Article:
Playalinda Beach is best accessed from the southern end of the park, near the agreeable little city of Titusville, where you should make time for a craft beer with the local surfers and anglers who frequent the Playalinda Brewing Co., housed inside a former hardware store in the heart of the historic, late 19th-century downtown. Beach access via Titusville; one-hour drive from Orlando


Surf’s up at Cocoa Beach, where surf lessons and beach bars beckon.

Photo by Natallia Marteniuk/Shutterstock

Cocoa Beach

Florida surf culture flourishes in this mellow Atlantic-fronting beach town where native son Kelly Slater—the sport’s undisputed king and holder of 11 world champion surfing titles—grew up cutting his teeth on the mellow waves. (He’s since moved but comes back to visit often.) If you want to try wave-riding yourself, pass on lessons at the more touristy Ron Jon Surf School in favor of paddling out with the local instructors from mom-and-pop Neilson Surf School, a far less corporate affair. You can surf anywhere along the six miles of Cocoa Beach, but beginners tend to congregate at the pier, while advanced surfers flock further south to Sebastian Inlet.

Come sunset, locals and out-of-towners gather at the oceanfront watering hole and restaurant Coconuts on the Beach, where the people-watching is almost as good as the frosty beers and tropical drinks. The beach in front of the bar is the most crowded in town, so head north or south from there for a quieter stretch of sand if you’re looking to relax (the shore by 13th Street South is a solid bet). Beach access via the city of Cocoa Beach; one-hour drive from Orlando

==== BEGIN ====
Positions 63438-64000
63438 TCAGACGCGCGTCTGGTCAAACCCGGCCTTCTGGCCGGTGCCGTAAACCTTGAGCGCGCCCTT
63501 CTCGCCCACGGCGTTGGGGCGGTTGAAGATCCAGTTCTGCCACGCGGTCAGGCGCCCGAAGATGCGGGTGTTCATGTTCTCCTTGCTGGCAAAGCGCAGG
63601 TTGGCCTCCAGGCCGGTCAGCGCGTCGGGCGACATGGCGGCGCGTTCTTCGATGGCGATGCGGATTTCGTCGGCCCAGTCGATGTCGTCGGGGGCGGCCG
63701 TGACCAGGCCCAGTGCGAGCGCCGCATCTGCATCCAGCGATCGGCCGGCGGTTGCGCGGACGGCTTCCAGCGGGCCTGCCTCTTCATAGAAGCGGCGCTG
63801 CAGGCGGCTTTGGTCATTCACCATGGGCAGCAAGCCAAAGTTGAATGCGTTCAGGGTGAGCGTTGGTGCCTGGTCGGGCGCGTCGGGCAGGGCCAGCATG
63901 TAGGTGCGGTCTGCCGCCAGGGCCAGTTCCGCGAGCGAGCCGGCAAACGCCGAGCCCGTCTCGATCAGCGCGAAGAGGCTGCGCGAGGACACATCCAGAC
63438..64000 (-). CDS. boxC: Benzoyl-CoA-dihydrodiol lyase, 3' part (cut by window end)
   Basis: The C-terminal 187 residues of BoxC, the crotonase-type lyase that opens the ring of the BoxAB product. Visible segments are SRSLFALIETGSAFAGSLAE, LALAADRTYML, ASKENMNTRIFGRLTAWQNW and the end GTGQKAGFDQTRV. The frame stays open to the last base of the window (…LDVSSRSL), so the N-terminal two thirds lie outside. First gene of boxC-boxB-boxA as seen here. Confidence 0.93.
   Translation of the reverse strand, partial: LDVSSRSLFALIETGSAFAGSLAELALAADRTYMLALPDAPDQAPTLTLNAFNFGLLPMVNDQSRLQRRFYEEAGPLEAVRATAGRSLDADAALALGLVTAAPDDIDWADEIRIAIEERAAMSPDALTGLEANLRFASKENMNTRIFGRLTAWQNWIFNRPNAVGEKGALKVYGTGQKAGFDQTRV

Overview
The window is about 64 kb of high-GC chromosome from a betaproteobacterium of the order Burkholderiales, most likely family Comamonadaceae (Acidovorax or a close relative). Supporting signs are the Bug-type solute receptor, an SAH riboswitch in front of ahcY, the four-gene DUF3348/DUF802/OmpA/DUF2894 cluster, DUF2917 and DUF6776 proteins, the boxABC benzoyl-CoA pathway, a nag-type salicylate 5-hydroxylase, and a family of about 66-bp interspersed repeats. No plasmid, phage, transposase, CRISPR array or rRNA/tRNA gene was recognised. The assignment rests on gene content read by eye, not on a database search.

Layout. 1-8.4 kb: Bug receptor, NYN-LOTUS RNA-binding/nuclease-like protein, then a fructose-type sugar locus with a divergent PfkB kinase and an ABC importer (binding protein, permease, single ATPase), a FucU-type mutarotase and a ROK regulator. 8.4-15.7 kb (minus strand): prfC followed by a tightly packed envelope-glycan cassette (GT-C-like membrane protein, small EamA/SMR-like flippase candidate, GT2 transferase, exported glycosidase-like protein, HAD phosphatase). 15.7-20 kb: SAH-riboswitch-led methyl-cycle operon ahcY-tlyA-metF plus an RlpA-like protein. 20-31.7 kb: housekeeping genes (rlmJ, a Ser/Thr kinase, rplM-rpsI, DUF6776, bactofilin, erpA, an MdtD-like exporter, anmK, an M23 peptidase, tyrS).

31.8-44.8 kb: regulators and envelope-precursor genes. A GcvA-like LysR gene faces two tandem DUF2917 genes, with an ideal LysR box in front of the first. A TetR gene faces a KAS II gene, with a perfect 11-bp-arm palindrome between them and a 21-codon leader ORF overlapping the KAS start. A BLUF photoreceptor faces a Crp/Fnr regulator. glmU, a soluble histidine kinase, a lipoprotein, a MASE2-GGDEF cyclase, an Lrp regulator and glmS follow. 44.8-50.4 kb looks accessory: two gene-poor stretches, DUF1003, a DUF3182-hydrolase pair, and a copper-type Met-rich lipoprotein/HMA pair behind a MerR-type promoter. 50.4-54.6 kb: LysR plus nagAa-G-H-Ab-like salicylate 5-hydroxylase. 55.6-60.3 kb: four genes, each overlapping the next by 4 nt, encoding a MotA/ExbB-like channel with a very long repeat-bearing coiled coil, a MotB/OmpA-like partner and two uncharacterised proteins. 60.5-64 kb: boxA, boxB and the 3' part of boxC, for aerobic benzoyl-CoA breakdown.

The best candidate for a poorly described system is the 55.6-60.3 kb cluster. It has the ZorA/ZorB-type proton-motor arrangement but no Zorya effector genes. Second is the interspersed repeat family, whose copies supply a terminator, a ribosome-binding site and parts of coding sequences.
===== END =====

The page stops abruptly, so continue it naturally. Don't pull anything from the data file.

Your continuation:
Vero Beach is set along Florida’s “Treasure Coast,” laden with shipwrecks—and tales of lost treasure at sea.

Courtesy of Visit Indian River County

Vero Beach

Nine-mile-long Vero Beach, on Florida’s Atlantic-facing shipwreck-laden “Treasure Coast,” offers waters that are a touch clearer and warmer than points further north (like Cocoa Beach and New Smyrna Beach), as well the chance to visit the fascinating little McClarty Treasure Museum, where you can see some of the jewels and coins found by local beachcombers. Locals love off-the-beaten-path beaches like Turtle Trail Beach and Seagrape Trail, where professional treasure salvage boats can be seen searching for gold right offshore during the summer months—they’re still looking for loot from the 1715 wrecks of a Spanish treasure fleet, most of which remains lost at sea (onshore, you’ll see folks with metal detectors doing the same).

Don’t miss sunset drinks or a seafood dinner at Waldo’s Restaurant at the Driftwood Beachfront Resort Hotel, which dates to the early 1900s and is on the U.S. National Register of Historic Places. The outdoor tables are perched right over the ocean and the vibe is supremely casual. Beach access via the city of Vero Beach; 1.5-hour drive from Orlando


At New Smyrna Beach, you can pull your car right onto the hard-packed sand.

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New Smyrna Beach